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Old 10-29-2010, 12:57 PM
 
Location: The Port City is rising.
8,772 posts, read 10,677,612 times
Reputation: 2498

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Quote:
Originally Posted by eyeball View Post
Keynesianism is fine and dandy in theory, but funny how it never works in the real world.
If you follow krugman, you will see that Keynsianism explains the behavior of markets lately pretty well.

Of course if you give too small a dose of something that works, you wont see the effects.

 
Old 10-29-2010, 01:00 PM
 
Location: Virginia-Shenandoah Valley
6,555 posts, read 10,846,462 times
Reputation: 5564
Quote:
Originally Posted by Stephen 81 View Post
What do I have against the military? How about the fact that DoD is a gigantic drain on everyone's tax dollars? I thought conservatives wanted to reduce the budget, but I guess that doesn't extend to reducing the budget of the largest consumer of federal funds.

Playing catch up? You mean by instantly getting a thousand bonus points bidding on any federal contract? By being impossible to fire once they enter the private sector? Yeah, it's really rough being a disabled veteran. Way harder than being a former slaughterhouse worker with one hand, or a blind teacher.
And your true colors emerge.
 
Old 10-29-2010, 01:02 PM
 
Location: Virginia-Shenandoah Valley
6,555 posts, read 10,846,462 times
Reputation: 5564
Wife and I voted via absentee ballot since we're heading to New Orleans tomorrow. First time I've had to vote this way.
 
Old 10-29-2010, 01:03 PM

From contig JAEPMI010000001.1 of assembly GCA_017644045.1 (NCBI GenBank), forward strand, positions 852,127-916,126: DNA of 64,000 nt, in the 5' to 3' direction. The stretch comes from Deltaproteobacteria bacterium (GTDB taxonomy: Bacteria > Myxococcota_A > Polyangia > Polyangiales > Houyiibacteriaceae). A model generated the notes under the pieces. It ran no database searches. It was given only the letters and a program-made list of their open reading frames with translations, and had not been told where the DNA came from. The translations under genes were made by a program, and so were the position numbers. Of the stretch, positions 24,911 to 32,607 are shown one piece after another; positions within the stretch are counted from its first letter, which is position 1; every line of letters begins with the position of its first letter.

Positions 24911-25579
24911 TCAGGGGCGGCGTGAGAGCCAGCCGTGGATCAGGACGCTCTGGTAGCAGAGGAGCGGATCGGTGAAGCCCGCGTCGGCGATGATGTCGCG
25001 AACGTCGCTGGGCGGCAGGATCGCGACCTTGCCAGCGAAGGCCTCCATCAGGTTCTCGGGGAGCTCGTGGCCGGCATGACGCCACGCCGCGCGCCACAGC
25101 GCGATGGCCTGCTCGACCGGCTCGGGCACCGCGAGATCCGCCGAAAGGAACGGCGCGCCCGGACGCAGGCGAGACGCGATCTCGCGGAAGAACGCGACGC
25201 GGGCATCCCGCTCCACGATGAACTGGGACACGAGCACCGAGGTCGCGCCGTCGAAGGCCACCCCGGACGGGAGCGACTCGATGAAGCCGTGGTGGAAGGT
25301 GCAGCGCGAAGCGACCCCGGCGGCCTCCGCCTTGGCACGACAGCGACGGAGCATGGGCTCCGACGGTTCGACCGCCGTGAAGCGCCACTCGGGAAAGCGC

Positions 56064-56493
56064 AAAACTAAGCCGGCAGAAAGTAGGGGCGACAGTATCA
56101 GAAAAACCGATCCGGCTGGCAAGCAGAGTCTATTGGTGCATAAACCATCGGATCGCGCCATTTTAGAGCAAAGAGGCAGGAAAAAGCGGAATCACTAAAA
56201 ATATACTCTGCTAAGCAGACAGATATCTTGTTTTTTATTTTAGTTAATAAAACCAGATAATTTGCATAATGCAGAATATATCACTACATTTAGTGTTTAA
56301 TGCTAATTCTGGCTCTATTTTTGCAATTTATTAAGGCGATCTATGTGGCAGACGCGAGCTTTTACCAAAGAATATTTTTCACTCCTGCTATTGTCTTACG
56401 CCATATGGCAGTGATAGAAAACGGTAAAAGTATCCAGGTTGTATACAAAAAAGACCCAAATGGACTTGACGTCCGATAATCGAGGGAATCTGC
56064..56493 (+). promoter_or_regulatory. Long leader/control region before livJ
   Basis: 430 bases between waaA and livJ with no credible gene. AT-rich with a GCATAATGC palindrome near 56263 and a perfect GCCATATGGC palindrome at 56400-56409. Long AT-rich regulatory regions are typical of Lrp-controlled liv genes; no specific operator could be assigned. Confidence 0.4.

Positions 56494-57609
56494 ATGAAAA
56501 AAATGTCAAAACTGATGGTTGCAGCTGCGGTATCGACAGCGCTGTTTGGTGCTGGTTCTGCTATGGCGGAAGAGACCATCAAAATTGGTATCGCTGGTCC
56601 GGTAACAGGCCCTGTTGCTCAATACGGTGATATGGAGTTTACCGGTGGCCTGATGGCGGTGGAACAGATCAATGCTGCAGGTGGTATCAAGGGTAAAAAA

Location: The Port City is rising.
8,772 posts, read 10,677,612 times
Reputation: 2498
Quote:
Originally Posted by normie View Post
Sure, if we could wave a magic wand and have them magically appear I'd love to see more of them, too. But, to be honest, once we finish the metro lines that have already been started I'm done with planning or building any more for quite some time.

I will agree that we have a number of projects that have already been approved that need to be completed. So I guess I can see the wisdom of putting most future projects on hold until we finish the ones we have already approved.

At the same time, I'd like to see funds freed up so we can finish those projects already in the pipeline sooner rather than later.
Given the time scales for planning and approval, I think we should definitely continue planning on such things as LR to Fort belvoir, Orange Line to Centerville, and VRE extensions. And Rte 1 Crystal City Alex LRT. Columbia Pike LRT, IIUC, is pretty well planned out, and should then move on to construction. (all of which, BTW, are not going into quiet semi rural areas, but to areas with significant density, whether we build transit or not)

I think thought should start to be given on how to connect the Md Purple line with the expanded bus transit we will have on the beltway HOT lanes. And on the possible need for a new metro tunnel to DC.

Of course these things arent done with a wave of a wand. If they were they wouldnt create jobs It also is why its good to do when there are lots of contractors and subcontractors available.

oh, and we shouldnt ignore the benefits of high quality frequent bus service. WHEN the HOT lanes are complete, NoVa bus service will, IIUC be completely realigned. We should do what we can to leverage that opportunity in support of less auto reliant communities.
 
Old 10-29-2010, 01:23 PM
 
Location: Arlington, VA
147 posts, read 367,594 times
Reputation: 102
Quote:
Originally Posted by brooklynborndad View Post
If you follow krugman, you will see that Keynsianism explains the behavior of markets lately pretty well.
How is it at explaining why corporate America is sitting on billions in cash right now instead of pumping it into the economy?

If Krugman is such a fantastic prognosticator (as opposed to an extreme left alarmist when predicting the future and a revisionist when discussing the past), then I'd better stock up on canned goods and batteries, since his latest idiocy has the U.S. heading into a new dark age after next Tuesday's elections.